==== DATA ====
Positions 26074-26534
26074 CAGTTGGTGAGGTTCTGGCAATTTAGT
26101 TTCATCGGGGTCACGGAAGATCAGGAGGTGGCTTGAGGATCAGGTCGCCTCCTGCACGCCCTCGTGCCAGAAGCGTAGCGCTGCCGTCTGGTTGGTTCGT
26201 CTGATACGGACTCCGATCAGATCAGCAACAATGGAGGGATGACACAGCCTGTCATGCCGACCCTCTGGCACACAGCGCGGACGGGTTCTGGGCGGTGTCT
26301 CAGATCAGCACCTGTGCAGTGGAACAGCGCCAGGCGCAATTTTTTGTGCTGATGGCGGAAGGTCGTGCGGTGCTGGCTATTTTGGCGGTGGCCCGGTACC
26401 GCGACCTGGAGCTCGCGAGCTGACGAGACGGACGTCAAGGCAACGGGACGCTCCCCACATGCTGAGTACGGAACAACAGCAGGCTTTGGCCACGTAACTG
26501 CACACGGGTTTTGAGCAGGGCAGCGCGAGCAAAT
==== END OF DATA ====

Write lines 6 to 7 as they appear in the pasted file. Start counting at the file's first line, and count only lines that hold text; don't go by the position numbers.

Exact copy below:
26401 GCGACCTGGAGCTCGCGAGCTGACGAGACGGACGTCAAGGCAACGGGACGCTCCCCACATGCTGAGTACGGAACAACAGCAGGCTTTGGCCACGTAACTG
26501 CACACGGGTTTTGAGCAGGGCAGCGCGAGCAAAT